To commemorate the 100th episode of our Departures with Robert Amsterdam podcast, for the first time we have invited back a return guest, one of our favorite authors, Philip Zelikow.
Dr. Zelikow is a renowned former diplomat, historian, lawyer academic, and author of extraordinary talent. He has formerly served as the Director of the 9/11 Commission, the former Counsel to State Department, National Security Council, and currently serves as the director of the Miller Center of Public Affairs of the University of Virginia.
In his latest book, “The Road Less Traveled: The Secret Battle to End the Great War, 1916-1917,” Zelikow examines the pivotal period of time when World War I could have ended – right before that fragile peace was squandered. Zelikow’s book unpacks and demystifies a period of failed diplomacy during the great war, and shows how the machinery of engagement works while providing a much more nuanced presentation and appreciation for the operational craft of peacemaking.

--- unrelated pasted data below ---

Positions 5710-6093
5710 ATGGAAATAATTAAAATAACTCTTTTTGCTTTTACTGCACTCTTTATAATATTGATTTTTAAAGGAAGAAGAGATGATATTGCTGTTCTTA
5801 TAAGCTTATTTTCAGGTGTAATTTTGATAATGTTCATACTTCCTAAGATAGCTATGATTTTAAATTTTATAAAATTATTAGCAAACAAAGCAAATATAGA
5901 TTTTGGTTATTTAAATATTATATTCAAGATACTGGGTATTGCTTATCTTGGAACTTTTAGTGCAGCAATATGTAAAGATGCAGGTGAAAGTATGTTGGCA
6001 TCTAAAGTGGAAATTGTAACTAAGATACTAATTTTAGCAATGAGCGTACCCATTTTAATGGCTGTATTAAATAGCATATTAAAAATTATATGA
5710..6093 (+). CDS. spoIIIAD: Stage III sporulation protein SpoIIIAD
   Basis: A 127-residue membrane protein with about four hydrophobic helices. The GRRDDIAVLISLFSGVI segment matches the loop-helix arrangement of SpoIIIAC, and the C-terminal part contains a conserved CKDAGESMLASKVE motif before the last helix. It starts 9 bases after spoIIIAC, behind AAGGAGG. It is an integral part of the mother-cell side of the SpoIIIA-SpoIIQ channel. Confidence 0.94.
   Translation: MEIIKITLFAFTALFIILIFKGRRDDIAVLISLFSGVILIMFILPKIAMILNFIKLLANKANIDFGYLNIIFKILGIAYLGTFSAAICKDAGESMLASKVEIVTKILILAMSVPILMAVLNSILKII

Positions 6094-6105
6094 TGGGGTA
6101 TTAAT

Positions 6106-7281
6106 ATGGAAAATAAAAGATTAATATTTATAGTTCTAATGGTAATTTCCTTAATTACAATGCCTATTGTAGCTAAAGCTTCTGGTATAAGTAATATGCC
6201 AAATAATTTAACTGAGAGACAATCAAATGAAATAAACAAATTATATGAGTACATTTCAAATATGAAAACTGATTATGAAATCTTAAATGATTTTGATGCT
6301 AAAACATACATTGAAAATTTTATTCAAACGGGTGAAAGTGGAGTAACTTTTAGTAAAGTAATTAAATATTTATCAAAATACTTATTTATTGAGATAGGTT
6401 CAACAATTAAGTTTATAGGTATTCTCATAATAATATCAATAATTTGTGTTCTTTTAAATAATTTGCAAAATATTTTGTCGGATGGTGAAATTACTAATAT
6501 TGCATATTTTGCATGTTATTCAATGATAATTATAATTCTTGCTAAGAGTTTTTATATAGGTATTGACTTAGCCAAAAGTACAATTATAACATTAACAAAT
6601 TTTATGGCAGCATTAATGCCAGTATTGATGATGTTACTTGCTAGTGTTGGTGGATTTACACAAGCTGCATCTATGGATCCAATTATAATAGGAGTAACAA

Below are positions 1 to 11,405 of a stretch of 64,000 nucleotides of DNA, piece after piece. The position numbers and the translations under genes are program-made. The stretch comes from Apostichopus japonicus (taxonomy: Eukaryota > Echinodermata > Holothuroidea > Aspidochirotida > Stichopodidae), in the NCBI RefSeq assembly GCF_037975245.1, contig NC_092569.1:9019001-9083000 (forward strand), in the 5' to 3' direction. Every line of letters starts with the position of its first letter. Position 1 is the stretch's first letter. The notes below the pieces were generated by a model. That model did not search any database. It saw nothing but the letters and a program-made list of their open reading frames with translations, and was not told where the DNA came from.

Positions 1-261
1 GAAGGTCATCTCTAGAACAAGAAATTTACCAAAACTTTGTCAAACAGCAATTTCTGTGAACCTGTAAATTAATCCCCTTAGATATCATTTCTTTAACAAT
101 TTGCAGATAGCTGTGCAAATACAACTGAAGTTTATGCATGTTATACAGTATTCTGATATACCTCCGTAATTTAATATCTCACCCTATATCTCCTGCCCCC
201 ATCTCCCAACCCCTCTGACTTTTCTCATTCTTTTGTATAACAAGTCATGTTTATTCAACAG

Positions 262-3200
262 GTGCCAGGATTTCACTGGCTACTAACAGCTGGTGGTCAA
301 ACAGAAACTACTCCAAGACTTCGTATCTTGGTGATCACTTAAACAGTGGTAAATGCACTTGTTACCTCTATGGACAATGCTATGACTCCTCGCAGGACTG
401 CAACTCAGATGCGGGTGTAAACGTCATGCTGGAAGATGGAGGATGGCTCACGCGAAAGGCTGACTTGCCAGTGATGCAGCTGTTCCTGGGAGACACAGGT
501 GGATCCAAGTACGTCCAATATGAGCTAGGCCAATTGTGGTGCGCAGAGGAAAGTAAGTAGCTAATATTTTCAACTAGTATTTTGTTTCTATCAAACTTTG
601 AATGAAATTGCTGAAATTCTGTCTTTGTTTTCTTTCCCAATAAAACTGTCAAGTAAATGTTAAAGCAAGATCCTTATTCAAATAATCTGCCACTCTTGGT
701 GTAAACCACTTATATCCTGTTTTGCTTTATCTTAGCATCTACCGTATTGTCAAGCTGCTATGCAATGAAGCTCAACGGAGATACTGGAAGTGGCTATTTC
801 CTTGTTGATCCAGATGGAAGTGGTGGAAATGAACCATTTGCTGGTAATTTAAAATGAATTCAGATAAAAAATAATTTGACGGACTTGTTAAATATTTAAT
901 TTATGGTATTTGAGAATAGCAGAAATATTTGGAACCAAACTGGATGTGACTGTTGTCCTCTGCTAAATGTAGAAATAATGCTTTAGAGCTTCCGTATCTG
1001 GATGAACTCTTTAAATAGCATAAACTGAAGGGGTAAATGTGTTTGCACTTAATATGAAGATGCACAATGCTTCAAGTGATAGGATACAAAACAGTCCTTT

Speaking in the podcast with Robert Amsterdam, Zelikow reflects on the disastrous role of American diplomat Edward Mandell House. “Was he a fool or a villain? I would say probably a little bit of both,” Zelikow says. “If enough people read this book, they may need to post guards around Edward House’s grave to prevent it from being vandalized.”
[Editor’s note: listen to our previous podcast interview with Dr. Zelikow here.]